BAZ BAMIGBOYE: Producer Darren Star is back with another sure-fire hit

BAZ BAMIGBOYE: From Sex And The City to the City of Light… producer Darren Star is back with another sure-fire hit

Brains, not beauty, are a woman’s secret weapon, according to the television pioneer who created passion-fuelled escapism such as Sex And The City and Beverly Hills, 90210.

Darren Star, architect of some of the most talked about American programmes of the past three decades, was discussing his latest show, Emily In Paris, a series of ten, sumptuously produced half-hour episodes shot on location in the French capital.

Lily Collins plays Emily, an Insta-savvy, 20-something, luxury goods marketing executive catapulted from Chicago to work in her firm’s branch in Paris. ‘Emily’s a smart girl who happens to be attractive — and Lily Collins is beautiful,’ Star told me.

Darren Star, architect of some of the most talked about American programmes of the past three decades, was discussing his latest show, Emily In Paris

Lily Collins plays Emily, an Insta-savvy, 20-something, luxury goods marketing executive catapulted from Chicago to work in her firm’s branch in Paris

‘But beauty is not what she leads with. She leads with her intelligence. That’s her strength.’

Speaking to me from New York, Star added: ‘I’m not setting out to define femininity in any of these shows. It’s just writing the character that I think is of its time.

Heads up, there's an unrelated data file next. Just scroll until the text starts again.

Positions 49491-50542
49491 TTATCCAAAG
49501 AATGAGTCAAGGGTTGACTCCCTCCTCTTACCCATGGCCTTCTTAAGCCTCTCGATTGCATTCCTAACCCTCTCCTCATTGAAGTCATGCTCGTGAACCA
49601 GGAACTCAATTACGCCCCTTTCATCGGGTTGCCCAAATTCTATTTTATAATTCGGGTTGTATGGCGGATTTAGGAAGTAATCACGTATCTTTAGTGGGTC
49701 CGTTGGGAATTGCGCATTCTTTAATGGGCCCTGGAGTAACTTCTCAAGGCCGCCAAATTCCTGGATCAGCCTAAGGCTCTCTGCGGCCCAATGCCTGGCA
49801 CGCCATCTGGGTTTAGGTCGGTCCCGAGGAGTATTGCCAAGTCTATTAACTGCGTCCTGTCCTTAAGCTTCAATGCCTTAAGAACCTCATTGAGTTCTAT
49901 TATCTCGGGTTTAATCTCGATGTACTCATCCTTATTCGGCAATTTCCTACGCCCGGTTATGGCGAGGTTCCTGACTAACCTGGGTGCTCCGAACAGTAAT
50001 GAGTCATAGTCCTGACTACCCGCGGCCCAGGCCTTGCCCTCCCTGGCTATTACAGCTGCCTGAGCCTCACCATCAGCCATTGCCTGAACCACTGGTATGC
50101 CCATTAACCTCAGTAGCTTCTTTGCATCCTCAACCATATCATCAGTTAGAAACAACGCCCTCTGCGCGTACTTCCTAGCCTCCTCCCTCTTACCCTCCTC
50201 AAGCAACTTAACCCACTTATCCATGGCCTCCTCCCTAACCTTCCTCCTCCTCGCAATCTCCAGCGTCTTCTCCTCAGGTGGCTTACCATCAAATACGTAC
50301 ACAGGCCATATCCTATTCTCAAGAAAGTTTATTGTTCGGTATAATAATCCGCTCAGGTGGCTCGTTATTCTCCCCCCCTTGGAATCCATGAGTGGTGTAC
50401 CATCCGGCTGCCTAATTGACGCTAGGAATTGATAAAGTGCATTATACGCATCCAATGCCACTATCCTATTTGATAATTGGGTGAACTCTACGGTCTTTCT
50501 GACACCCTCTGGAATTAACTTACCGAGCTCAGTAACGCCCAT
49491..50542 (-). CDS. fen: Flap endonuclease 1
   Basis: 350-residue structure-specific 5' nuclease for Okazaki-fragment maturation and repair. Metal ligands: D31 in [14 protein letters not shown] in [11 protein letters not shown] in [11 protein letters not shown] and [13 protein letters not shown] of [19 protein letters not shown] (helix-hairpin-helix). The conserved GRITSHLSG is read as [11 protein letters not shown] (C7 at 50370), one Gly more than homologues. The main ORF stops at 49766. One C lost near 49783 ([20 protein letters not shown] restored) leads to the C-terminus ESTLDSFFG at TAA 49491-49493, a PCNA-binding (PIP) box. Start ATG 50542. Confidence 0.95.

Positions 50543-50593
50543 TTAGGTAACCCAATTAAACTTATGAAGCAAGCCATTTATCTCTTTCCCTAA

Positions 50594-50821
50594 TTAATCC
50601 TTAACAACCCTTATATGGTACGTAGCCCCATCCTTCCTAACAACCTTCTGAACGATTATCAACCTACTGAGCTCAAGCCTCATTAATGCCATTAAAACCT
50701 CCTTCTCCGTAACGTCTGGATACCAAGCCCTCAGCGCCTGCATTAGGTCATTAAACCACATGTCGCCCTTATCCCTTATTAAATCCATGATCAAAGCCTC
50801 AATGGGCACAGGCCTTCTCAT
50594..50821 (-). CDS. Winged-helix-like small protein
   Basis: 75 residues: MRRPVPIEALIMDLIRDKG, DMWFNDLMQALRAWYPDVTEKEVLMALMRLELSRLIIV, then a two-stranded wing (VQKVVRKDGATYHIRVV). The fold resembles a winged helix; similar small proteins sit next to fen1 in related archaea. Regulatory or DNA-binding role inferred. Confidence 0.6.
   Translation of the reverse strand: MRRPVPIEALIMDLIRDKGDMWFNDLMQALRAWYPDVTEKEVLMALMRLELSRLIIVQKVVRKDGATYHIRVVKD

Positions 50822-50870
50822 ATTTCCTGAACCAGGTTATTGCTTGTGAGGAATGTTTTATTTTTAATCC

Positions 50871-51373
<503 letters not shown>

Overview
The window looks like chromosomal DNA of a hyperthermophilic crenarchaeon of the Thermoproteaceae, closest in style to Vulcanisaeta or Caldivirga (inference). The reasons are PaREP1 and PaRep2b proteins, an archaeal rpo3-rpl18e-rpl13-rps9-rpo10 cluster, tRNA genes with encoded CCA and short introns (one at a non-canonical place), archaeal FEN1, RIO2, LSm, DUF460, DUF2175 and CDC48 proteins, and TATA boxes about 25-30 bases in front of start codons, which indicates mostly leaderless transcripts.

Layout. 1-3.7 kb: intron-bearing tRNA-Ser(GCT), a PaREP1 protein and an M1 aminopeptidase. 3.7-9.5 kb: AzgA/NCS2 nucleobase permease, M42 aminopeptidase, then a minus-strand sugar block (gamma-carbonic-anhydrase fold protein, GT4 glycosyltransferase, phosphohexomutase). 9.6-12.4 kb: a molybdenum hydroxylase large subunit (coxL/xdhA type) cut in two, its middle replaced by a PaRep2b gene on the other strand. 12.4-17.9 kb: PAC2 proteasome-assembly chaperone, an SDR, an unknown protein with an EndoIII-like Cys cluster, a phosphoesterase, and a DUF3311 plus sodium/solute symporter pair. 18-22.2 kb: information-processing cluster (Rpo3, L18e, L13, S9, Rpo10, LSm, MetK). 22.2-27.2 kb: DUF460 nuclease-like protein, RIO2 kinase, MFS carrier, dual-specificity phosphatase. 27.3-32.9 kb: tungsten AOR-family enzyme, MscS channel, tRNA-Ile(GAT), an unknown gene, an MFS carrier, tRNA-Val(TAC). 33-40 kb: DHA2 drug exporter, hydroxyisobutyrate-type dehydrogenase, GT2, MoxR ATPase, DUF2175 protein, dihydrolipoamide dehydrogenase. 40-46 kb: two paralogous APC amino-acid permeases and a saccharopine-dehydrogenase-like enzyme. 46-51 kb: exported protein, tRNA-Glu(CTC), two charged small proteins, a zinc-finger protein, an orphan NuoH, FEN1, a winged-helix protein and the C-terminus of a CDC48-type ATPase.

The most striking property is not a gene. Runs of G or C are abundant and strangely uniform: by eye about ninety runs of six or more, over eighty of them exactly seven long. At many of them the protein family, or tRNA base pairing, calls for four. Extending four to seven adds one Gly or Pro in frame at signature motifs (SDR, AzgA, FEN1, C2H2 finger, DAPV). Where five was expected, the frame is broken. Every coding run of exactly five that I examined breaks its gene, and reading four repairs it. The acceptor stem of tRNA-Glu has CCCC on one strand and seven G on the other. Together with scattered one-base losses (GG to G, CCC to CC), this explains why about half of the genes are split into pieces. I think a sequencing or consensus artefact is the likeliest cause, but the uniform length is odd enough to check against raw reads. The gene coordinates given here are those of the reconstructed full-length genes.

‘I do tend to write strong, independent women; and I think Lily’s Emily is an example of maybe where we’re at with some women in their 20s now.’ The show, which streams on Netflix from today, was shot with all the romantic comedy ambience of Funny Face or Sabrina, both of which were filmed in France and starred Audrey Hepburn (whom, from certain angles, Collins resembles).

‘Emily’s a smart girl who happens to be attractive — and Lily Collins is beautiful,’ Star told me

‘But beauty is not what she leads with. She leads with her intelligence. That’s her strength’

Star, 59, hails from America’s Midwest, like his heroine (who’s a little culturally tone-deaf). But he’s a Francophile, who studied French in his youth and back-packed around France and Europe when he was 19. He also knows ‘some pretty formidable French women’, who informed the character of Emily’s nemesis Sylvie.

Sylvie runs the office of Savoir, where Emily has been transplanted, and she’s a Grade-A bitch. ‘Absolutely!’ Star agreed. ‘But she looks fantastic.’

As played by Philippine Leroy-Beaulieu, Sylvie is ultra-elegant in that effortless French way. (Sharp-eyed viewers will recognise 57-year-old Leroy-Beaulieu from another Netflix show, Call My Agent, in which she plays Catherine, the wife of philandering boss Mathias Barneville.)

‘She’s still got it,’ Star said admiringly of Sylvie, while observing that she also has ‘some vulnerability that she’s covering up in those beautiful clothes’.

Sylvie runs the office of Savoir, where Emily has been transplanted, and she’s a Grade-A bitch. ‘Absolutely!’ Star agreed. ‘But she looks fantastic’

The outfits were chosen by Patricia Field, who also designed the couture confections worn by Sarah Jessica Parker and Kim Cattrall in Sex And The City (‘she’s a genius,’ Star said). ‘It’s entertaining just to look at the clothes,’ he said, ‘though sometimes I say: ‘Tone it down. I want the audience to hear the dialogue, too!’